Back in January – when “global pandemic” was a phrase only used in movie scripts about some sort of future dystopia – there were reports that MLB wanted to reduce the number of minor league teams affiliated with major league clubs rather drastically. Reports at the time said that MLB wanted to trim the 162 existing minor league affiliates down to 120. The motivation for MLB here is cost savings; the result for minor league teams that might lose affiliation is almost assuredly going out of business. To the surprise of no one, the minor league clubs opposed this plan and they had some powerful allies in the fight – – the local members of the House of Representatives in areas that might lose a team and other State level legislators.
Since that plan was revealed, the sports world had changed dramatically. If anything, the loss of revenues that MLB teams will incur in 2020 due to missed games has only intensified the interest the teams must have in cutting costs. Meanwhile, the balance has shifted away from the teams in the lower minor leagues. MLB teams derive plenty of revenue from media rights deals; the parallel revenues coming to minor league teams from media rights are a pittance. MLB teams can sell sponsorships and naming rights for tidy sums to major corporations; minor league teams sell billboard-like advertising on the outfield wall to local hardware stores.
The way minor league teams survive is through ticket sales and parking/concession revenues. So far in 2020 there has not been any of that and it could well be that the start of any baseball season – major leagues or minor leagues – will happen without fans in the stands. That would be financial disaster for many minor league teams. Coupled with that adverse set of circumstances is the fact that legislators at the State and Federal levels now have much bigger issues confronting them than the fate of a minor league baseball team in Wherever USA.
Time is also working against the minor league teams. Most minor leagues play 140 games or so in a season; that means each team gets to host 70 games and that translates into 70 days out of the year when most of the income flows into the accounts. Normally, minor league teams would have started play in the first week of April – so they have already lost 5 weeks of “revenue time”. Seventy games translate into 10 weeks of “revenue time”; each team would have played half of the time at home and half on the road by now, so each team has lost 2.5 weeks if “revenue time”. It is not a huge stretch of the imagination to see that some minor league teams are going to have to fold – – and that will help the MLB teams achieve their goal of cost cutting all by itself.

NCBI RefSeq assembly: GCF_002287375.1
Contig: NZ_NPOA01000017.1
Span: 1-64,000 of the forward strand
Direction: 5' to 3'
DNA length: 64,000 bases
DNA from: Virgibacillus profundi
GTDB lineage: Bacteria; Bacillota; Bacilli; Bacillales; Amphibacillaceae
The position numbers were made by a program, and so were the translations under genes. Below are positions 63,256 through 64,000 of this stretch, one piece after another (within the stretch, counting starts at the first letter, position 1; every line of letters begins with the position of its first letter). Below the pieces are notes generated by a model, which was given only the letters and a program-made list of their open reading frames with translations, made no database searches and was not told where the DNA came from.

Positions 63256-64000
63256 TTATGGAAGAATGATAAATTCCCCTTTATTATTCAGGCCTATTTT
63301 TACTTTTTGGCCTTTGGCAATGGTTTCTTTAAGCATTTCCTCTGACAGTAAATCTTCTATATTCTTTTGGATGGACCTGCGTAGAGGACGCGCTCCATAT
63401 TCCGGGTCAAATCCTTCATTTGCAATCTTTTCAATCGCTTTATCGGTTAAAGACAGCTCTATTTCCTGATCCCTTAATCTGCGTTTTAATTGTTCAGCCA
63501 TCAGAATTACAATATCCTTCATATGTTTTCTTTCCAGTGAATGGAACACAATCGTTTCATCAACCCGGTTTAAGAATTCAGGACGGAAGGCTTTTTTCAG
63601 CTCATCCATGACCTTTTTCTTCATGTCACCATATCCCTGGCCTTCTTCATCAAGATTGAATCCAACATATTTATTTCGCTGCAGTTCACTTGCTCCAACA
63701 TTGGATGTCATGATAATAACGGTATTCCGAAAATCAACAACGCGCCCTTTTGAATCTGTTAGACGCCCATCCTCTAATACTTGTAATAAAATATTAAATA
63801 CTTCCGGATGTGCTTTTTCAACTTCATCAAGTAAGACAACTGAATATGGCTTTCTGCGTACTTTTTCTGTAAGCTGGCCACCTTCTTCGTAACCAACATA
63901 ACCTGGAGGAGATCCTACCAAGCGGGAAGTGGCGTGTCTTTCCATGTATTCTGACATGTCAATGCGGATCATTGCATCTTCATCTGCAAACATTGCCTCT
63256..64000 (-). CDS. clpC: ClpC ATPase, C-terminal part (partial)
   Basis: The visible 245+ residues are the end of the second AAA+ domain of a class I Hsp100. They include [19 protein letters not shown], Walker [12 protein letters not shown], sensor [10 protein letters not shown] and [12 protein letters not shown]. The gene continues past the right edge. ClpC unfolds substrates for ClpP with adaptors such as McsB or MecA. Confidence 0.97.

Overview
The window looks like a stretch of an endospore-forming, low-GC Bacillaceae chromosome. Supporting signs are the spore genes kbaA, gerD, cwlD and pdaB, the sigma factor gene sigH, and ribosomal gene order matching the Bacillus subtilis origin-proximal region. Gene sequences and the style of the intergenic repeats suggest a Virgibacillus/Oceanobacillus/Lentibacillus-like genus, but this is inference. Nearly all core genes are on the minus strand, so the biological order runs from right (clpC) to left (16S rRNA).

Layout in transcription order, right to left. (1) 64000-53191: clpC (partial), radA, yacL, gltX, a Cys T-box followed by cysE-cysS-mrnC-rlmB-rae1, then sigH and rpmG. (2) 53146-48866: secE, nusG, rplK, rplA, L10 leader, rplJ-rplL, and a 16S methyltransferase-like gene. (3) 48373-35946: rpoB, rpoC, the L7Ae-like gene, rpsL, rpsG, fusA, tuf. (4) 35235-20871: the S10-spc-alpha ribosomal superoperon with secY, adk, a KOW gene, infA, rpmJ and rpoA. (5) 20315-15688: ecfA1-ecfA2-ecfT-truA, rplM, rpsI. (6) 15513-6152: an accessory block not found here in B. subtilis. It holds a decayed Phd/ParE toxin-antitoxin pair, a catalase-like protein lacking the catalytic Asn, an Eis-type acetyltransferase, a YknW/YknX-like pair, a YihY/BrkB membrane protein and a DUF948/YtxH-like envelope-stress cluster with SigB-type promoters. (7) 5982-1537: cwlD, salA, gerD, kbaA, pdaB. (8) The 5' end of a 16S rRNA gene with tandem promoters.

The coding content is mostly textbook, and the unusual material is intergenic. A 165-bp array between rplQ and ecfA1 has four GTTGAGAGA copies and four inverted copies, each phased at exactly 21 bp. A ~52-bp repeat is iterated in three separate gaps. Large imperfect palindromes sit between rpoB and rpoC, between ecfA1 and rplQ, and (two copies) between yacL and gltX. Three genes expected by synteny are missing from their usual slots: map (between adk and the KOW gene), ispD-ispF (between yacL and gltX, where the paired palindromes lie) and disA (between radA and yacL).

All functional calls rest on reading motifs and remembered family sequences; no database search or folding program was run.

There are later reports that negotiators for the Minor League clubs are now willing to consider minor league contraction in exchange for a new deal that will provide some sort of “financial certainty” in the future. There has been no public acknowledgement from MLB or the minor league clubs of such a step in the negotiations, but there are multiple reports to that effect.
I just want to point out here that one important long-range objective for MLB is to attract new fans to the game; baseball fans skew old and old people die off at a greater rate than do young people. It is not clear to me how removing baseball from as many as 42 small markets in the US advances the goal of “attracting new fans to the game”. This story is not over – – but in terms of the tug-of-war that was in effect back in January 2020, the momentum is completely one-sided at this time.
Shifting gears … There is a video out there on the Internet showing Mike Tyson working out with a boxing trainer very seriously. According to reports, Tyson is “training” for a 4-round bout that will be staged to raise money for charity. Yesterday, there were reports that an Australian promoter had offered Tyson $1M to stage that bout somewhere in Australia. We shall see…
Boxing has a longstanding tradition of hyping its events. I have often said that the lead up to a big fight is not much different than the staging of a pro ‘rassling event; boxing is sort of like pro ‘rassling except the punches are real. With that in mind, please decide how many grains of salt you might want to take this with:
- His trainer in that viral video says, “… I did not expect to see what I saw. I saw a guy with the same speed, same power as guys 21,22 years old.”
Mike Tyson is 53 years old; his last actual fight was in 2005. If he gets himself into shape to stage an exhibition fight – – many of which barely raise a sweat on the combatants – – or even a series of such exhibition fights for charity, then good for him. What I hope not to see is any hint that this exhibition bout – – no matter where it happens or when – – is some sort of steppingstone for Mike Tyson to try to get back into real professional boxing.
Finally, here is an entry from The Official Dictionary of Sarcasm:
“Europe: A place where many local non-English-speaking residents will probably understand what it is you are trying to ask them if you ask it a second time only much louder.”
But don’t get me wrong, I love sports………